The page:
This post has not been edited by the GamesBeat staff. Opinions by GamesBeat community writers do not necessarily reflect those of the staff.
Editor's Note: I personally feel that Microsoft should be responsible for repairing any console that fails due to a design flaw or manufacturing defect regardless of the age of the system. Ross gives us some helpful tips to navigate this difficult customer service hurdle. -Jay
One piece of information that both Microsoft and retailers carrying the Xbox 360 probably aren't too keen on spreading is that, no matter what, you can get your console repaired free of charge when it red rings even if you purchased it used.
Yes, I said it. After over seven years in retail, almost five years of selling the 360, and countless calls to Microsoft's customer service line, I have been able to get my consoles, and those of my customers, repaired 100 percent of the time. It merely requires a little patience and some very simple knowledge.
First of all, since the 360 launched in 2005, gamers paying attention have seen a few changes in the manufacturer's warranty due to a large amount of hardware failures. Initially Microsoft offered a 90-day warranty. They later extended it to one year for all issues not related to abuse and then three years for the infamous red ring of death or E74 errors. During all of this, Microsoft took steps to soften the blow consumers receive when their machine fails. They include a one-month Xbox Live Gold subscription card upon return of your console, at the very least.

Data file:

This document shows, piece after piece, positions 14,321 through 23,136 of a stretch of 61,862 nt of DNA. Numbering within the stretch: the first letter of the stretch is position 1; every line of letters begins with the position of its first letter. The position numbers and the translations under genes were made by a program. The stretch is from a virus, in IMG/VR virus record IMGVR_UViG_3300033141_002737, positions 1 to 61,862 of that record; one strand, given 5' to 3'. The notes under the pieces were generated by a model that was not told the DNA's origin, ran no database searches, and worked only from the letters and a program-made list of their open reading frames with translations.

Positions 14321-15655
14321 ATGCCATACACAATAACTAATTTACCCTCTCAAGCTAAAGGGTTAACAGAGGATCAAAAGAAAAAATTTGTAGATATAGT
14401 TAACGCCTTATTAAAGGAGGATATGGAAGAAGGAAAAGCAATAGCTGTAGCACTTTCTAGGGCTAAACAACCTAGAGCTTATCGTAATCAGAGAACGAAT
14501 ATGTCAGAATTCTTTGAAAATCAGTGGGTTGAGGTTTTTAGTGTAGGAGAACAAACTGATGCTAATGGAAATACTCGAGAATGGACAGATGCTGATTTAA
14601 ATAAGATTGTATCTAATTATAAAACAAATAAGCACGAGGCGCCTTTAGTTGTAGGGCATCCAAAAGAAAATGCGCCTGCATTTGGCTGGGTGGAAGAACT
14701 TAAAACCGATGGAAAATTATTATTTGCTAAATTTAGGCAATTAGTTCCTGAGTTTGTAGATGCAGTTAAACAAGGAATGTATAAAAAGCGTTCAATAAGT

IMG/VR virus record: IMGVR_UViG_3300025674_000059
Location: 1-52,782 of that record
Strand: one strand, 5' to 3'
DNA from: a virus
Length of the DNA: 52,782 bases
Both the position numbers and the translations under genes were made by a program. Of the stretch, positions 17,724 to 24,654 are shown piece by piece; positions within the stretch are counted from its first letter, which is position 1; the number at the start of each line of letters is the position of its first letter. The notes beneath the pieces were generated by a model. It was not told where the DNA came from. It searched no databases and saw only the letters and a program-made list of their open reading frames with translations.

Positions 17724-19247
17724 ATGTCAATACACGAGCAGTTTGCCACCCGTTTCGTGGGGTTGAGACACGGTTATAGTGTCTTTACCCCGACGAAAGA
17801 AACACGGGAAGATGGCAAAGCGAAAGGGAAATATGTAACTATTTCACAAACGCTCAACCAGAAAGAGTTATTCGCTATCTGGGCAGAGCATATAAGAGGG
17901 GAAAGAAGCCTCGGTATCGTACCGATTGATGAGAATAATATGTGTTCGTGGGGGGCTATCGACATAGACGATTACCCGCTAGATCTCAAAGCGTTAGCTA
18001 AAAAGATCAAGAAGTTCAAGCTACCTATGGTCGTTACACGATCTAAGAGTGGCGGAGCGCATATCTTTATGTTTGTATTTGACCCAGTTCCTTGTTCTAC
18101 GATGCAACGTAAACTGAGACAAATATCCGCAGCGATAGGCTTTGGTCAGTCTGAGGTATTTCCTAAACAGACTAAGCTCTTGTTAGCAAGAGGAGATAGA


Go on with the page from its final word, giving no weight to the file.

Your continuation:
If you follow these simple tricks, you can make sure that, regardless of the circumstances, your console gets repaired free of charge.
1. Make your first attempt to start the repair process via the support website. (http://www.xbox.com/support)
You shouldn't have much trouble navigating this website. Enter the information that it requires of you and, if all goes perfectly, you never have to make the phone call to customer support. If at any point this gives you an error or tells you the console has already been registered, get your phone ready. You will need to do a little more leg work.
2. Next, you should gather all of the required information and be aware of some simple troubleshooting facts.
For this to go as smoothly as possible, you'll want to provide all of the same registration information you just punched into their support website. While you most likely have not forgotten your name, address and e-mail, you probably haven't memorized the console serial number.
Also, they will want to know what you have done so far, or they will try to help you troubleshoot the problem first. If you tell them that the power brick has a yellow light when the console is off, a green when it is on, and that with or without the hard drive you are receiving the same error, you will progress past this step much faster.
3. You're ready to make the call, but how do you avoid getting stuck in the automated menu?
In case you haven't found it yet, the phone number you'll need is 1-800-4MY-XBOX.
An automated menu greets you after you dial the number. You can just skip right by most of it by saying "customer service" the first chance you get. Now you face the toughest part.
4. Do not get discouraged and never give up.